Blah blah blah, this is a big one, whatever. I don't care how on-the-bubble Sheets is or that we're getting Cameron back or that we're playing the Cubs. It's game #26, and after the series, we'll have 134 left. So let's all chill out about that.
That said, it will certainly be an interesting series. Here are some things I've noticed, and others I'll be watching for.
- We all knew the Cubs were going to be a good team, but there are plenty of reasons to be skeptical of their 16-9 start. They've had a relatively easy schedule, and while they've played a couple of good teams, they haven't beaten very many good pitchers. Their two-game sweep in New York came off of John Maine and Nelson Figueroa, and while they beat Aaron Harang (hats off to them), they lost to Edinson Volquez. We took the series at Wrigley to open the season, and there's very little I've seen since to indicate that the Cubs are clearly the better team.
- Left field for the Cubs is a giant, yawning chasm of suck. Soriano was awful before his injury, and while DeRosa has been okay in his starts in left field, that leaves Mike Fontenot (OPS: 545) at second base. The Cubs have the offense at other positions to more than make up for it, but it's unusual to see so many people work together to produce so little at an offensive position.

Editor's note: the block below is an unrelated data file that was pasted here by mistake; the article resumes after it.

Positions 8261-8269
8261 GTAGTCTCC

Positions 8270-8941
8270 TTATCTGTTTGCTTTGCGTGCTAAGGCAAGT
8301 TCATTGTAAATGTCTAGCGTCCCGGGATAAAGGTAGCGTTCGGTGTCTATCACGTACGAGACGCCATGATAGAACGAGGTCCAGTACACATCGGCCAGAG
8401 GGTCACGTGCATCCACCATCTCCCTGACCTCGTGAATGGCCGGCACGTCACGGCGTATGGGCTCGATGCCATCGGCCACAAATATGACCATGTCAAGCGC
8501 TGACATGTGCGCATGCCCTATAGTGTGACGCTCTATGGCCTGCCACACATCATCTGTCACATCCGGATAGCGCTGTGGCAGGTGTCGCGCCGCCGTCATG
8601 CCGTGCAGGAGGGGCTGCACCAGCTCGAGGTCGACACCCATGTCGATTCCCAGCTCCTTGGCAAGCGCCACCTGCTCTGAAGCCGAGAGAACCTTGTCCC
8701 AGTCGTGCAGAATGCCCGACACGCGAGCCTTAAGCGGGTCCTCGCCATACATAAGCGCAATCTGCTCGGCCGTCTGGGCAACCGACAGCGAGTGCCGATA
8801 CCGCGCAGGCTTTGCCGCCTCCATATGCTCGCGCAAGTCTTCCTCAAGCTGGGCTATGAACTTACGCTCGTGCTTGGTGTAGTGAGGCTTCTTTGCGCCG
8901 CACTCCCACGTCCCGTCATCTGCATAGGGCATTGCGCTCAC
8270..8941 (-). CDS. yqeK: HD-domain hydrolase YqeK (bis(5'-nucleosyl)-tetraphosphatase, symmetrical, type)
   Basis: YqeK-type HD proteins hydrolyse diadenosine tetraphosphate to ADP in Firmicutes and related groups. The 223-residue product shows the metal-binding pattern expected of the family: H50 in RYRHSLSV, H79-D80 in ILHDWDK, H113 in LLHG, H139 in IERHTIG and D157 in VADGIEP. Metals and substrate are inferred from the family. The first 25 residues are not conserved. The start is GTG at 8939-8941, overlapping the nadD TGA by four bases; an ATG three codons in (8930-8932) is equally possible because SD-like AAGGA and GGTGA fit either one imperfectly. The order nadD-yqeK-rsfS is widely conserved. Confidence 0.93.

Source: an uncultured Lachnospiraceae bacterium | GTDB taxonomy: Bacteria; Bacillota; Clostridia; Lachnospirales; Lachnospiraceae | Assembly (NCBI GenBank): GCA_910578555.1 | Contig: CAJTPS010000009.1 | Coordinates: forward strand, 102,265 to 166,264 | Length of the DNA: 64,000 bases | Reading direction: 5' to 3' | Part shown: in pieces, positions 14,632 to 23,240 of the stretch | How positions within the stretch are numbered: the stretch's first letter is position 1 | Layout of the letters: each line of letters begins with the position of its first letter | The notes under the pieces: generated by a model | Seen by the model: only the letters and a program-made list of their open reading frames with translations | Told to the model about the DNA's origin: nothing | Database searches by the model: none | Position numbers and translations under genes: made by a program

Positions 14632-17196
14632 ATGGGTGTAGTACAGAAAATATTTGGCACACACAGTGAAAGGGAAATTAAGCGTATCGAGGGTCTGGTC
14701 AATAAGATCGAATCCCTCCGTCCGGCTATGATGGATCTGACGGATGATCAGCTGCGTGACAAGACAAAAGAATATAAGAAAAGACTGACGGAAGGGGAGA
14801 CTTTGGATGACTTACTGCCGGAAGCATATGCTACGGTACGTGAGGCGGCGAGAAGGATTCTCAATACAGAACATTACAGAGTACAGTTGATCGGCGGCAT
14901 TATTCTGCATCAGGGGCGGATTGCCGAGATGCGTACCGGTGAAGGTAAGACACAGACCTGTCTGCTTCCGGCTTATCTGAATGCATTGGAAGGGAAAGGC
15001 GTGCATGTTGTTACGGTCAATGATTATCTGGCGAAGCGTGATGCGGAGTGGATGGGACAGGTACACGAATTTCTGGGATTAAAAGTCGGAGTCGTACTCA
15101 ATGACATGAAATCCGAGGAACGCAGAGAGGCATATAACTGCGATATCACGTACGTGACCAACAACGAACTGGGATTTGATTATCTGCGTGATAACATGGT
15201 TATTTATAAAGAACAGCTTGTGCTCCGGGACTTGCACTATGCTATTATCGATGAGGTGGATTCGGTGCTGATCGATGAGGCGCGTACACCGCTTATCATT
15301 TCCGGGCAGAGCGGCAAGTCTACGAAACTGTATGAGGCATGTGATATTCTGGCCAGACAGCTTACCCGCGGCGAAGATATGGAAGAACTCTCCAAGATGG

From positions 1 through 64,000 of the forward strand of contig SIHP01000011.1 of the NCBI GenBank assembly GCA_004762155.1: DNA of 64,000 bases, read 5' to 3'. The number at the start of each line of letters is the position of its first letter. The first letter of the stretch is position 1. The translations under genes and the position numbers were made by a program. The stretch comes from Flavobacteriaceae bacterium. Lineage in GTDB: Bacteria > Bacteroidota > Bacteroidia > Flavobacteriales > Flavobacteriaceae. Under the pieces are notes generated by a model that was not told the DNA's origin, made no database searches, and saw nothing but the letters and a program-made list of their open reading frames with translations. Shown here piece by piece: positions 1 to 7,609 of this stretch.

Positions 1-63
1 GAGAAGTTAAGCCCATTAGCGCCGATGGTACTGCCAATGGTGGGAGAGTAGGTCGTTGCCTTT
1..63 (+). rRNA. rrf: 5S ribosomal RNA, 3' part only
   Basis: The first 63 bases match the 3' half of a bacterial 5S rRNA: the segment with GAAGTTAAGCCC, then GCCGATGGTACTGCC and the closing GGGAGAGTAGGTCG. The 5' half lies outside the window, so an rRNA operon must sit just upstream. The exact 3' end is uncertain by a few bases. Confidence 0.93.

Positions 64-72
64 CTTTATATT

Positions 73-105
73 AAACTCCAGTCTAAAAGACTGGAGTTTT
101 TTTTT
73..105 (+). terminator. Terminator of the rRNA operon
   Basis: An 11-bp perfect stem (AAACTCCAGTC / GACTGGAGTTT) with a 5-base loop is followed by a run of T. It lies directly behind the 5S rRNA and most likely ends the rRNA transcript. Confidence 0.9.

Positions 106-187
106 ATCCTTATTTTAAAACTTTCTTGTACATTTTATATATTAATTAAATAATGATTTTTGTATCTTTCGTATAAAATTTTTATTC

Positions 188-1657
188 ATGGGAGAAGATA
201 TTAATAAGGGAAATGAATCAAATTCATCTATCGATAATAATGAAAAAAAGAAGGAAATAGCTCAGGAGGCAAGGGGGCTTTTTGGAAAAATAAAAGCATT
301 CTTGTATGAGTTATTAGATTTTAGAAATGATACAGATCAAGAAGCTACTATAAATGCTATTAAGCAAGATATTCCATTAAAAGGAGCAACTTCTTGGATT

- Kerry Wood isn't the best reliever in the bullpen, but he'll do. He's striking out about one batter per inning and generally doing a good impression of a major league closer. Carlos Marmol, on the other hand, is downright dominant. I'm not about to give Piniella credit for strategery, but if the Cubs have Wood pitching like this in the 9th and Marmol putting out fires whenever necessary, they will be in very good shape. Maybe even good enough to escape the negative effects of a soft pen outside of those two guys.
- A big part of the Cubs' 16-9 start has been the offensive production of Geovany Soto and Kosuke Fukudome. Neither one is a huge surprise, though I don't think most people expected both of them to have 900+ OPSs. Right now, everybody but the left fielders are hitting better than expected, but Soto and Fukudome are in a whole different category.
- Ryan Dempster currently has an ERA of 2.90 and an FIP of 4.24. Something's gotta give. A walk rate over 4 per 9 suggests that the ERA will budge first. If his HR rate ends up around his career average (or worse, as it was last year), that 4.24 will look mighty appealing to Cubs fans.
- As regular readers know, I am not concerned about the goings-on of small samples, so I could care less about the poor clutch hitting over the weekend, or David Riske's last couple of outings. The Brewers offense as presently constituted will score lots and lots of runs, no matter how bad they look on any given day.
If all that wasn't enough to think about, mark your calendars for Thursday afternoon: Carlos Zambrano and Yovani Gallardo. Nice.